#Greece and the “Drama over the Drachma” (via @bbc_whys)

This week’s events in Greece drive home several realities in our new post-modern, millennial world.  I was fortunate to have the the opportunity to join the tweet-up and live discussion these past two days on the BBC World Service program World Have Your Say (twitter @bbc_whys or #WHYS) with business leaders, citizens and media reporters from Europe and the Americas.  Despite the ever-changing sociopolitical dynamic in Greece (this situation could be much worse or altogether worked out by the time I finish this blog post) there are some standing conclusions we can make from all of this that will change how banks approach sovereign debt and how the issue of international economic cooperation will and will not be handled in the future.

1. Greece owes a lot of people a lot of money.  The next payment is nearly $US 800B in the coming weeks.  They can’t pay it.  Period. So someone needs to step forward to do so and/or an organized reduction in their debt (read: write-off) needs to occur.  There is a proposal on the table from the Eurozone countries to allow this to happen.

2. Regardless of the workout arrangement that finally occurs, the challenge for the 10M Greek citizens will be difficult ones.  The austerity measures demanded by the Eurozone nations have evolved into a set of policy decisions that questions the rights of a nation state to determine its own society.  The Greeks don’t like it and given the fragile political structure in that country the Prime Minister has deftly taken a “it won’t entirely be my decision” approach to democracy and cast the idea of a referendum.  While the populism of this move is unquestionable, the uncertainty it causes in economic markets creates a “more of the same, always in crisis” mode making it difficult to move ahead on any form of structured, lasting and predictable economic recovery.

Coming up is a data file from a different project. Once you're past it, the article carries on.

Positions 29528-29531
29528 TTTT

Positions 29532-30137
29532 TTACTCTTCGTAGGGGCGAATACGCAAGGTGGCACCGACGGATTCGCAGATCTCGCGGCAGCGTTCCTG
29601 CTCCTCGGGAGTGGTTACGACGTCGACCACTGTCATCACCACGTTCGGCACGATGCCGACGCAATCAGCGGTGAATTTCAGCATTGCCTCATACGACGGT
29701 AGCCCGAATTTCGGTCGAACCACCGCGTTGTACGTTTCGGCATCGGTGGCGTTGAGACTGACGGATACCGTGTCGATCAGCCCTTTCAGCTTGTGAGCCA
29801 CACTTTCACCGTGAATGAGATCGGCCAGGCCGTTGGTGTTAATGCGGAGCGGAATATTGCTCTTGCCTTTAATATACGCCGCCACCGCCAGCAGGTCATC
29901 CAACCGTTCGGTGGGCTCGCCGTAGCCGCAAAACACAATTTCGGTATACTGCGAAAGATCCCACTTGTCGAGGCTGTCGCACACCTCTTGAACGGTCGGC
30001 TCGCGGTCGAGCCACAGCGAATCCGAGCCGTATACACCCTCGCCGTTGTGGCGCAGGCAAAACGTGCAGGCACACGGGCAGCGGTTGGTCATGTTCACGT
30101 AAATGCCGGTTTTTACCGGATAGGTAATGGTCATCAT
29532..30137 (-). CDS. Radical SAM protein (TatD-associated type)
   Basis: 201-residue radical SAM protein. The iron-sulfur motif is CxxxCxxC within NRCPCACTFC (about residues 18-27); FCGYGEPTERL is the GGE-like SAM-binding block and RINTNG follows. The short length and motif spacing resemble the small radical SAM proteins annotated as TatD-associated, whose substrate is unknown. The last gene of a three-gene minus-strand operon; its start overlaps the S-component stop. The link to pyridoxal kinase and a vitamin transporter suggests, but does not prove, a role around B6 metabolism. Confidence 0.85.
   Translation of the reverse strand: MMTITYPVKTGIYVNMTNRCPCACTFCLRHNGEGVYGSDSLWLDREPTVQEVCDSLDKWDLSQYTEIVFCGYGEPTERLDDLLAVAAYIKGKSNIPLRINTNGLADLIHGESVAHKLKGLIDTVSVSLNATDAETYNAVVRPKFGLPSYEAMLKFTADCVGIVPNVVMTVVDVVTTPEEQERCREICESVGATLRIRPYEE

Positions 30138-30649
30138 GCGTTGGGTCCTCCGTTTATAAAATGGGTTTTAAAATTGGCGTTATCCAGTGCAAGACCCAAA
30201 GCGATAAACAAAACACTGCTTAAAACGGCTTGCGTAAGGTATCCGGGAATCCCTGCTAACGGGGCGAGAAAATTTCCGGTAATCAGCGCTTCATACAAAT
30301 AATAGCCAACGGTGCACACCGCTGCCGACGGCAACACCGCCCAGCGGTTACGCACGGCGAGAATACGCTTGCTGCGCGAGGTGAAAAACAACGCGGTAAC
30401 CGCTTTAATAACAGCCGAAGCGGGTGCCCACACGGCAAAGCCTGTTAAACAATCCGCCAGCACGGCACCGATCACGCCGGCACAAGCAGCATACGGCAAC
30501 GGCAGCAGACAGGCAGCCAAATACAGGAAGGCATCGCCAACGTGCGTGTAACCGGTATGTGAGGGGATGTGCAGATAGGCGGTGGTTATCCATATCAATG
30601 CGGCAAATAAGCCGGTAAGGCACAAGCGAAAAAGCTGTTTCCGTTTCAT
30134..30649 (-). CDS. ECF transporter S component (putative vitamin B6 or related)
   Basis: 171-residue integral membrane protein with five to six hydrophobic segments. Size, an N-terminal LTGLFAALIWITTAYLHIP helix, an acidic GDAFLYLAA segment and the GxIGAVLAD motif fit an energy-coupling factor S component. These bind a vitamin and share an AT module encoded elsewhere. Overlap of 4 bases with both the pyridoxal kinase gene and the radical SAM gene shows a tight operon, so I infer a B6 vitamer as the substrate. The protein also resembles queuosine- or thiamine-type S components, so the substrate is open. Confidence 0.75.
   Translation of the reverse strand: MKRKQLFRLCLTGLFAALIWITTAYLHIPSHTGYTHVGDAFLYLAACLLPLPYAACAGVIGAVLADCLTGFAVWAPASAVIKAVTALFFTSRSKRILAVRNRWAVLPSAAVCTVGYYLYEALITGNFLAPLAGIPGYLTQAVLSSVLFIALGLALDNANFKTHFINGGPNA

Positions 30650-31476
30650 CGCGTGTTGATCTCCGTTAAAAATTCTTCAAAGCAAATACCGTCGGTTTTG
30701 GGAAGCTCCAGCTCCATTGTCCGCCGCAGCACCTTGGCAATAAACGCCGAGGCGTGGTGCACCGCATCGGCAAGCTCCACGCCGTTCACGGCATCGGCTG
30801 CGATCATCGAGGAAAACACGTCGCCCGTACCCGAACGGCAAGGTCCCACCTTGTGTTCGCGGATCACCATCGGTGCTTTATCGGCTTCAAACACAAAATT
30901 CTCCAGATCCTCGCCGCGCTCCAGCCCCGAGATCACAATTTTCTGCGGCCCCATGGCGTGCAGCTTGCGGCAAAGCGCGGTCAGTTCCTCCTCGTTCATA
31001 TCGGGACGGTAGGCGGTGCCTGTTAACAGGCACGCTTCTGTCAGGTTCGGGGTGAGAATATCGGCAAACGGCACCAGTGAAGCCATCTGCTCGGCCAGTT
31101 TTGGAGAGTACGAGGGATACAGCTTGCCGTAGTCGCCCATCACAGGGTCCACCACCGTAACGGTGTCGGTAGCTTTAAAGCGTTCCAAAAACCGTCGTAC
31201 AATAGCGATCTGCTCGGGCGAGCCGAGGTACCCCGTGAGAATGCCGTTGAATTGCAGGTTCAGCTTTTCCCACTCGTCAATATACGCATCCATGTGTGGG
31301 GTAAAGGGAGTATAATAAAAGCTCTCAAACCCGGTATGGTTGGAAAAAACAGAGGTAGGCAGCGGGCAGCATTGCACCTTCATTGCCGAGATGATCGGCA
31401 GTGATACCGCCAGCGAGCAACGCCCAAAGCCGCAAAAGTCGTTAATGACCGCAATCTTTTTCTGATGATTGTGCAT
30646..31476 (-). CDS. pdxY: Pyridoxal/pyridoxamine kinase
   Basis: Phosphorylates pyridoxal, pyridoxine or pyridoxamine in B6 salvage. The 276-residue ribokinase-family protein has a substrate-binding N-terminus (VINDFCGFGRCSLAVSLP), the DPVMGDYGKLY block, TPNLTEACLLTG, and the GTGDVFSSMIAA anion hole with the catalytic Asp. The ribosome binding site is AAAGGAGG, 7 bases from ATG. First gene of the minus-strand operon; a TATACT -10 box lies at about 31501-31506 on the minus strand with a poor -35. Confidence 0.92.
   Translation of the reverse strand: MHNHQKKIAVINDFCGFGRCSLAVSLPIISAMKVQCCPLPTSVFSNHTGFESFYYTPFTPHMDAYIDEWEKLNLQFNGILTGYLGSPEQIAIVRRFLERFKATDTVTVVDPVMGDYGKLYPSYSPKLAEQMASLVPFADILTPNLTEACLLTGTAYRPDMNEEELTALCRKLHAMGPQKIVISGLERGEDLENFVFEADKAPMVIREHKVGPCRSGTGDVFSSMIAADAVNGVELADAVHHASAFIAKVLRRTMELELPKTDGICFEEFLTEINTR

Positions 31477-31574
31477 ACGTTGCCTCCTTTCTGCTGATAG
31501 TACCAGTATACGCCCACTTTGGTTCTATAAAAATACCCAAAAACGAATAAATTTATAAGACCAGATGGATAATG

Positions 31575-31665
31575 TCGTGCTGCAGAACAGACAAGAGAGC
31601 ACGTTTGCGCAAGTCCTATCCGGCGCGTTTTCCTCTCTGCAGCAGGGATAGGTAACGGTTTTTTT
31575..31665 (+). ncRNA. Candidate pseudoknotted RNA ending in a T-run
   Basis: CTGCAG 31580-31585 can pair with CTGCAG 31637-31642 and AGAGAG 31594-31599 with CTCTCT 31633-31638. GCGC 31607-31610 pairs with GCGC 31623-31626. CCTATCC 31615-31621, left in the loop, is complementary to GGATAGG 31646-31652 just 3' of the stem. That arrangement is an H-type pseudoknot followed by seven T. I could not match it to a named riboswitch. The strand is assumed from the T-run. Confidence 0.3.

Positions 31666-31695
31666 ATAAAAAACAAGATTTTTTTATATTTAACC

3. We are all inter-connected, and while we in the US have our own debt conversations and tough decisions to make, the Greek situation – for a nation state of not many more people than my current state of Michigan – has global implications.  Banks around the world including central banks are going to take a write-down on their debt and we will all need to indirectly pay our share.

4. Greece is just one letter in the word PIGS.  Portugal, Italy and Spain all have similar situations in the future, if not by the end of this year than over the next several years.  How and what we do with Greece will serve as a test-bed to organized work-outs with these other, much larger economic issues.

There is a small fringe group advocating Greece leave the Eurozone.  This would be under the treaty guidelines a decision Greece would need to make as no one nation can “force out” another from the EU or the Eurozone.  However, based on my informal conversations with several German business partners, many in Germany wouldn’t shed a tear over Greece returning to the drachma, devaluing its currency, and providing even greater vacation bargains for the rest of the EU to enjoy on holiday.  The downside to this “eat the bitter pill quickly” approach is that it dangerously sets a precedence for nations to abandon the Euro, while at the same time wiping out a lot of savings the Greek citizenry has put into the banking system almost overnight.  This “structured Argentina work-out” might be a good thing for some Greeks, very bad for the confidence of the Eurozone and its member states.

For more information on the Eurozone conversation visit the BBC media sources across the web.

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